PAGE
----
Monday, November 12, 2012


「こういう普通でない性格を、精神病というようですわね。だから、わたしは精神病なのでしょう。しかし、わたし自身は病気だなんて考えていません。人間の大 多数の性格や習慣が正しくて、それとちがったごく少数のものの性格は病気だときめてしまうことが、わたしにはまだよくわからないのです。正しいって、いっ たい、どういうことなのでしょうか。多数決なのでしょうか」

"My irregular nature, I think they call it a psychological disorder. So I am suffering from a psychological disorder. But I don't think I am mad at all. To say that the customs and minds of the majority of human kind is right and that the minority is mad, that is something I don't understand. What is right? Is it just majority rule?"

Oh wait, so I hadn't posted yet this month?

For some reason, I really thought I had posted one or two reviews already since entering November. Hmm. Anyway, today is just a Short Short, because these two books really don't offer enough for a longer review, but I do want to mention them. Assuming I won't forget it again, I have some more reviews coming up the following days. Of some fairly famous Japanese titles too. And I know that one of them, or at least an adaptation, is available in French too, so there, I occassionally do discuss stuff available outside of Japan!

The title of Onda Riku's Maze refers to a mysterious gigantic white structure is standing in the middle of a dried up riverbed in a mountainous area somewhere in Asia. It has gone by several names since ancient times: a sacred place, a place that can not be, a place that should not be. Nobody even knows whether the structure is a natural structure, or man-made. Inside the structure, winding walls make up a maze-like interior. Records exist of mysterious disappearances of people who dare to enter the structure, though there are also people who come back out of it alive. Why do some people disappear, whilst others seem to have no problem? A group of four people are sent to the structure, nicknamed toufu because of its form, to investigate it. But not to investigate what makes people disappear or why, only what the rules are for the disappearances.

What starts out as a story with a great, spooky atmosphere, suggesting a logical rule-deducing story in a science-fiction horror setting, sadly enough ends up as a very, very disappointing story where the solution to the mystery behind the toufu block manages to destroy every that was fun to the story up to that point. This story would have worked so much better as a real science-fiction horror mystery, rather than attempting to force a 'realistic' solution to it. The first part of the story is reminiscent of the town of Kurouzuchou in Itou Junji's famous manga Uzumaki (which is recommended reading!), both featuring a seemingly sentient location with (evil) designs on those who dare to enter it. This part is really good, and the parts where Mitsuru, the detective in Maze, tries to deduce the rules/conditions behind those who vanish from the toufu block are where the story shines.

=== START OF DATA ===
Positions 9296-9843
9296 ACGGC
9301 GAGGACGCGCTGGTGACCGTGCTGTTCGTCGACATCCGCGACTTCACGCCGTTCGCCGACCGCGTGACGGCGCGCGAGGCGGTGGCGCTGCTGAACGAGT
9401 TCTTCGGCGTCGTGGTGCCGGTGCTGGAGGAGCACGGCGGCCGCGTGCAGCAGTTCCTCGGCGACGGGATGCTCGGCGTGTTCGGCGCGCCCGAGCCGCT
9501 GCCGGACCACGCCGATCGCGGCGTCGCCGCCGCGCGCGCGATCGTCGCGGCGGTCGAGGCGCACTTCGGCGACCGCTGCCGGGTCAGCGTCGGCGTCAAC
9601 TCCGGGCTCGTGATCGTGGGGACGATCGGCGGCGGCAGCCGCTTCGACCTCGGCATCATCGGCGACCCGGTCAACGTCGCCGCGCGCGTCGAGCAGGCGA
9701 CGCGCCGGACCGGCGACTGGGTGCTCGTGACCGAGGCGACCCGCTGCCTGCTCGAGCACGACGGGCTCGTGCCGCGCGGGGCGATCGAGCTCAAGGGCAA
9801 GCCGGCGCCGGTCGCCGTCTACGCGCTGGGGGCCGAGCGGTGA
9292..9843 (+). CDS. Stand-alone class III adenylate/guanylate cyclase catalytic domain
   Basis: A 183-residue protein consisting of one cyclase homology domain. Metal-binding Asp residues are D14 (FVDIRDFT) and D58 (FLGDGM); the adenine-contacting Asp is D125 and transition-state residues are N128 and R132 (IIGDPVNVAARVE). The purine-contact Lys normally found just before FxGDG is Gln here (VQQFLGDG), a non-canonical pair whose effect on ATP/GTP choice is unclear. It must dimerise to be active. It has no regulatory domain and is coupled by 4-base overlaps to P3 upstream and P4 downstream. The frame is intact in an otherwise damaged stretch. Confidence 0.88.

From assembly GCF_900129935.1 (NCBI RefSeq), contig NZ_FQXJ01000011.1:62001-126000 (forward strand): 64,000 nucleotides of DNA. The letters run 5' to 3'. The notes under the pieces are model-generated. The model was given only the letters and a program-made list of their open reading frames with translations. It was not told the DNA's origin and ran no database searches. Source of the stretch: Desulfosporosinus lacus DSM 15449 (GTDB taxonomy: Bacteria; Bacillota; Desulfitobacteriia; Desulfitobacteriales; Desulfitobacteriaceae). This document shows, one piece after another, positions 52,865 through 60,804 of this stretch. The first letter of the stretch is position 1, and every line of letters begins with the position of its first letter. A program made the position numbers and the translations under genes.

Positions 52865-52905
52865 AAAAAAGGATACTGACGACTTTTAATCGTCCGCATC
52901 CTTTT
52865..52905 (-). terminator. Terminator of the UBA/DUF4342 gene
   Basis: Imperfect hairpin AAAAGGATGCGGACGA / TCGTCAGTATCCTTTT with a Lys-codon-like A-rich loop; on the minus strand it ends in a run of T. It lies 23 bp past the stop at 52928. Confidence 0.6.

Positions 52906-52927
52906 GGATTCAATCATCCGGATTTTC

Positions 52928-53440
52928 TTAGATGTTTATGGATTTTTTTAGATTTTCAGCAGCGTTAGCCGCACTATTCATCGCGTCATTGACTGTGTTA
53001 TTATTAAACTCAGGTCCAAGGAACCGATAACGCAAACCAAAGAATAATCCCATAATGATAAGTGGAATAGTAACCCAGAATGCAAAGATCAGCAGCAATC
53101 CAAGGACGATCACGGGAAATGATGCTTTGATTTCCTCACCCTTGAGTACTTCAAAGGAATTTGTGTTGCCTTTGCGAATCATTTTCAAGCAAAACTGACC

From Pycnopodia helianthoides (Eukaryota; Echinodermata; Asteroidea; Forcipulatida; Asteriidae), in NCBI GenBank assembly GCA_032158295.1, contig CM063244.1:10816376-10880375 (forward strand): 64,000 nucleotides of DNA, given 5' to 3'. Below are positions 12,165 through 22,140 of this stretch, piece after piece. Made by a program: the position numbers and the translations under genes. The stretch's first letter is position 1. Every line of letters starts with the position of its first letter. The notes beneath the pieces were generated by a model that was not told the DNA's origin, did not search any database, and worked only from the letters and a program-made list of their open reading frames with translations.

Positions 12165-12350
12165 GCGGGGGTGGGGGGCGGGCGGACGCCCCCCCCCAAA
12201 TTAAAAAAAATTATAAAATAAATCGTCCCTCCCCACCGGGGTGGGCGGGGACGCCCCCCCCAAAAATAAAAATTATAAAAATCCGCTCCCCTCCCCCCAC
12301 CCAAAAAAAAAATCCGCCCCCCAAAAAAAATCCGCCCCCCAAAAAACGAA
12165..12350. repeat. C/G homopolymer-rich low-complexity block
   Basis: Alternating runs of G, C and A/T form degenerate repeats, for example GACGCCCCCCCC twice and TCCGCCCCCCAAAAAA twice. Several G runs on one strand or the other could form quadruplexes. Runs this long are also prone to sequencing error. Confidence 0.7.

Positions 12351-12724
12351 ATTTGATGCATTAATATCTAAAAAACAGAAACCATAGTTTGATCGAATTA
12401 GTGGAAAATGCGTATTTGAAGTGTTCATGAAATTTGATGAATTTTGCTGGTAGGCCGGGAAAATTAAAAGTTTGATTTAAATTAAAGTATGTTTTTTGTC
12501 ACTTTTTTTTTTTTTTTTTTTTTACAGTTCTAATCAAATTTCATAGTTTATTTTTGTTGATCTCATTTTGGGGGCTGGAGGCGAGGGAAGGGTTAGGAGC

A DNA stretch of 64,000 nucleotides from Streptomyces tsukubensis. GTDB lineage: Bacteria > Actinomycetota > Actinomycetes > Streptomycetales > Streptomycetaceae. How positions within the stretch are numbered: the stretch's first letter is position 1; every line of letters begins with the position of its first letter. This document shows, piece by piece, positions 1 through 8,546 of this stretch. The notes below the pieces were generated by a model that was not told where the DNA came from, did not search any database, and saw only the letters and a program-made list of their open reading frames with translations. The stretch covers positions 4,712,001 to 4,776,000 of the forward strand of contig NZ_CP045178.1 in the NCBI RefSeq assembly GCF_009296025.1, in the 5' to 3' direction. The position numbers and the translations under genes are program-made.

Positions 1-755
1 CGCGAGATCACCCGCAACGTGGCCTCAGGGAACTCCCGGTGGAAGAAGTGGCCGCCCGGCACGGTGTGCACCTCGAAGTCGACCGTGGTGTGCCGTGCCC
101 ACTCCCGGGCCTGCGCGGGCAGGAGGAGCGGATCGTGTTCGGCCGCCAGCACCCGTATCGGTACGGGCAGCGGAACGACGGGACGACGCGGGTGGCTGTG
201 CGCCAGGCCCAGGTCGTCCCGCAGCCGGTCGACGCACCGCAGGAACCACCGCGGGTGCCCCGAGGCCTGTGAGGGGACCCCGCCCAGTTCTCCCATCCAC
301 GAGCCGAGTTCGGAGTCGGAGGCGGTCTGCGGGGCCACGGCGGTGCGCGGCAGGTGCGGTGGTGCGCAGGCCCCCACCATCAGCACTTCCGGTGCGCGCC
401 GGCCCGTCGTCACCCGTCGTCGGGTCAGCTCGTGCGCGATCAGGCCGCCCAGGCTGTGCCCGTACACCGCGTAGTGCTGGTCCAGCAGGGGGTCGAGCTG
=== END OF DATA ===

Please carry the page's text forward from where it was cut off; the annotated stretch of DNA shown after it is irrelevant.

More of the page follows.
But the ending is really horrible. And that's all I have on Maze's latter half.

Mari Yukiko's Futarigurui ("Folie à deux") on the other hand was awesome, even though it is very different from the books I normally read. It is a short story collection, all centered around disorders, delusions and the like, for example erotomania, mass hysteria and the titular Folie à deux. The first story introduces us to a succesful female writer who is being stalked by a man whose name happens to be the same as the protagonist of the writer's story, but the great thing about Futarigurui is that all the stories are interconnected.  The second story is for example about a little restaurant in a department store, which happens to be the place where the stalker from the first story works. At first, these stories seem only loosely connected, but as you progress in Futarigurui, you'll uncover more and more connections between the stories, and yes, the seperate stories actually make up one coherent whole story in the end.

It is somewhat reminiscent of the videogame 428 ~ Fuusa sareta Shibuya de, where seperate storylines make up one coherent story, though the interconnectivity in Futarigurui is not as complex. Though I have to say, the book can be quite confusing because there is a lot of jumping in time, and it does help to write down all the events that happen chronologically as you go.

But like I said, Futarigurui is very different from what I normally read. This is not a classic mystery novel in any sense: the stories are all structured around some mysterious / creepy event (the titular delusions and disorders), that are meant to captivate the reader by the use of surprise endings. But like I said, I liked Futarigurui quite a lot, not only because of the well-constructed overall story, but also because the individual stories are really fun. They're all about disorders and stuff, but the people suffering from them usually start out very normal. As the story progresses, they slowly start to change, but these changes are very natural and it wasn't rare for me to suddenly realize that I was totally sympathizing with the madness painted on these pages. Folie à deux it is!

Sorry for the short reviews, but like I said, interesting stuff coming up the following days (of course, by actually saying this, something is bound to pop up to prevent me from actually posting said interesting stuff in the following days).

Original Japanese title(s): 恩田陸 『Maze』, 真梨幸子 『ふたり狂い』

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